6 min Read

Child Stalkers

My daughter Victoria was turning nine. She’d always invited every girl in her class, and her girl guide troop, and anyone else she could think of to a big backyard birthday party. Nearly in tears, she said, “Alexis won’t let me have a party.”

Alexis was Victoria’s BFF (best friend forever). It made me smile every time I looked at them together, because I’d never really had that kind of close friend when I was her age. I wasn’t sure I’d heard correctly… her best friend wouldn’t let her have a party? When, exactly, had Alexis become the boss of my daughter’s birthday?

As it turned out, Alexis had become the boss of almost everything to do with Victoria. Starting at last year’s birthday party, when Alexis had nudged the girl next to Victoria down a seat so she could sit next to the birthday girl, the friendship had evolved from light, happy play dates to the point where Alexis was telling other children they couldn’t play with Victoria, “Because she’s MY friend, and she doesn’t even like YOU,” and discouraging her from joining clubs and teams at school “because it would be no fun if we couldn’t both do it, and I don’t want to do it.” Under the guise of being Victoria’s best friend, Alexis had made sure she was Victoria’s only friend. Victoria was the victim of a stalker.

“Overly possessive friendships are a form of bullying,” says Dr. Kenneth Kwan, Psychologist and Executive Director of Oshawa Psychological and Counselling Services. “There are different types of bullying. It can be physical, where one child hurts another; or emotional, where the child feels threatened, isolated or excluded. In a healthy friendship, the balance of power is shared by both children, but in bullying relationships the power has shifted almost entirely to one child and the friendship becomes an abuse of power and control.“

“It was really great at first,” says Victoria, now 13. “I really loved having a best friend. She wanted to do everything with me. Even though she was a bit bossy, it still felt good to have a special friend.”

There are special friendships, and there are bullying relationships that just look like friendships. “Younger children may not know how to handle social situations, or how to make a friend. Aggressively friendly behaviour is a way of forcing other children to be their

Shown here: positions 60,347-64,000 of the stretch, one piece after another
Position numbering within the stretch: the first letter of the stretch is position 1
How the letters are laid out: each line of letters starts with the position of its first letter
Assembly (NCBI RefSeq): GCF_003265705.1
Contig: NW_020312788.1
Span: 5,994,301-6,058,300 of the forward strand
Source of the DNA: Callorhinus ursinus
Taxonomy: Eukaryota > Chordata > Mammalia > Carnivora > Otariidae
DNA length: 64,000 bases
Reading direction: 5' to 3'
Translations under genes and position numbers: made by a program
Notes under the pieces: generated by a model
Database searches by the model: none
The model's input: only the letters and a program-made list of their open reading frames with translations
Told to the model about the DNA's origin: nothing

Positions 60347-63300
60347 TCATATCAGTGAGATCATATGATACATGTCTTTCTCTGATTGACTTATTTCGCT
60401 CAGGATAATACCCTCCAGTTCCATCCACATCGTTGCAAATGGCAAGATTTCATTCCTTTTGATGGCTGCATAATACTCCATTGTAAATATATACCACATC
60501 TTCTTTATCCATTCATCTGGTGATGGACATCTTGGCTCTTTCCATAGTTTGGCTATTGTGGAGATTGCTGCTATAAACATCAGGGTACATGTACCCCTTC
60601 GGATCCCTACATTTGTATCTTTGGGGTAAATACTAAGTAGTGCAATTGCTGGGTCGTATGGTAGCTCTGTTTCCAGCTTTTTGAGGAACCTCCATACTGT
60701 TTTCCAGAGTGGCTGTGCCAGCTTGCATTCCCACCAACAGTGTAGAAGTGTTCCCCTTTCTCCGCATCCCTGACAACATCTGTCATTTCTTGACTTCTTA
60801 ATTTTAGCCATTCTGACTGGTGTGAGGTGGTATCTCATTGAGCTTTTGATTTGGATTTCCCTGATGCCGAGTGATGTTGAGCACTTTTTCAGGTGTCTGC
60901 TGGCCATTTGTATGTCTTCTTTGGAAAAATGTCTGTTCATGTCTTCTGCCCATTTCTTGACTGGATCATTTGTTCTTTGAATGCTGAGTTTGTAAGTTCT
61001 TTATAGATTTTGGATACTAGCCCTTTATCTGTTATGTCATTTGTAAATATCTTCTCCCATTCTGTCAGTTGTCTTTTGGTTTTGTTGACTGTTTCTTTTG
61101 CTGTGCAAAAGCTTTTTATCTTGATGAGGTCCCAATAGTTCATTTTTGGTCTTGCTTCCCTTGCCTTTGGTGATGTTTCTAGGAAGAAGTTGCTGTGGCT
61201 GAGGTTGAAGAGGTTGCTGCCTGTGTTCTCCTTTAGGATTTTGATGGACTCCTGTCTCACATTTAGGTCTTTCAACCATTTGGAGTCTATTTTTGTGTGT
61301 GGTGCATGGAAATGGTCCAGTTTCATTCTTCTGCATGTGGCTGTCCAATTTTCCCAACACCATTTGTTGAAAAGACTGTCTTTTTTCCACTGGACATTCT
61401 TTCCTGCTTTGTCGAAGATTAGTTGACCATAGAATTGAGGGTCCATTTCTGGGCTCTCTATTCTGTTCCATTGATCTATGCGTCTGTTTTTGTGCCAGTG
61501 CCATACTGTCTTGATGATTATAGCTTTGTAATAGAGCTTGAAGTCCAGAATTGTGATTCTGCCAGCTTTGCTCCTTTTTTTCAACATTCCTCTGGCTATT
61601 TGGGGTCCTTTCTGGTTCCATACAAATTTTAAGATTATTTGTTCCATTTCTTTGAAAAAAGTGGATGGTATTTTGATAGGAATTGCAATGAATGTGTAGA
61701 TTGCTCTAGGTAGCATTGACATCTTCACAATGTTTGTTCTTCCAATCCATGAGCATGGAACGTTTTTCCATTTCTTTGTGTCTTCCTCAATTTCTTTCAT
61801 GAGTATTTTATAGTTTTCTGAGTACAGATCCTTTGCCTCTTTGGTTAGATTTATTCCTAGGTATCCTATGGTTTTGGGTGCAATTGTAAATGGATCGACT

friend. It can appear as something physical; following or poking other children. Or, it can be emotionally aggressive; for instance saying, ‘be my friend or you’ll be sorry’. The child may act excessively silly, almost clown-like, annoying the other children and talking about himself too much, because he doesn’t really know how to make a friend and thinks this is how it’s done,” says Dr. Kwan.

Often, the child chosen as the object of this kind of bullying friendship has more of a compliant temperament; sensitive to conflict or even conflict-avoidant. She might say, “I can put up with it” just to avoid causing a scene, until it has progressed so far that she’s uncomfortable.

This unbalanced friendship had to be investigated. I requested a conference with Victoria’s teacher who told me of Alexis’ manipulation of Victoria at school – insisting they be partners for every activity, playing exclusively together at recess, rebuffing any other child’s interest in becoming Victoria’s friend. The teacher was doing everything she could to keep the girls apart and circulating socially, but had little control over free playtime like recess, before the morning bell or lunchtime. She also informed me that Alexis’ mother had sent a letter requesting that the girls be kept together in Grade 4! Needless to say, both the teacher and I agreed that Alexis and Victoria would be in separate classrooms starting in September. And I began to see that perhaps Alexis was not alone in her pursuit of my daughter.

“Parenting may be part of the bullying problem,” says Dr. Kwan. If the parent has encouraged their child to develop narcissistically, by overindulging or over loving, the child will have no true
perception of their strengths or weaknesses and believe that all their behaviours are good and acceptable. Or, if the child has been ignored and rejected, the child will try to impress the parent. Failure to do so will provoke anger and the conviction that, since he has no one to rely on for guidance but himself, that all his behaviours are good and acceptable. In neither scenario will the child have learned from their parents to empathize with other children, so both these methods of parenting can produce bullying children.

Eventually, Victoria and I discovered some of the reasons Alexis was stalking her. She was overindulged at home, possessed enormous self-confidence, and was completely unable to empathize with Victoria’s distress. Alexis was also depressed, knowing that her mother had cancer, and both she and her mother were attempting to forge strong friendships for Alexis that would support her. Understanding the reasons didn’t fix the problem, though, and with my support and encouragement, Victoria told Alexis quite plainly she didn’t want to play with her any more. Alexis’ response was threatening: “You don’t want to drop me as a friend. You really don’t.” That’s when I intervened with Alexis’ mother to explain how far the relationship had gone, and why it had to end.

Eventually, with support from the school staff and several parent-parent and parent-child conversations, Alexis stopped stalking my daughter and both girls found other friends. Victoria has a large circle of friends now, and no BFF. And she’s having a big birthday party this year.

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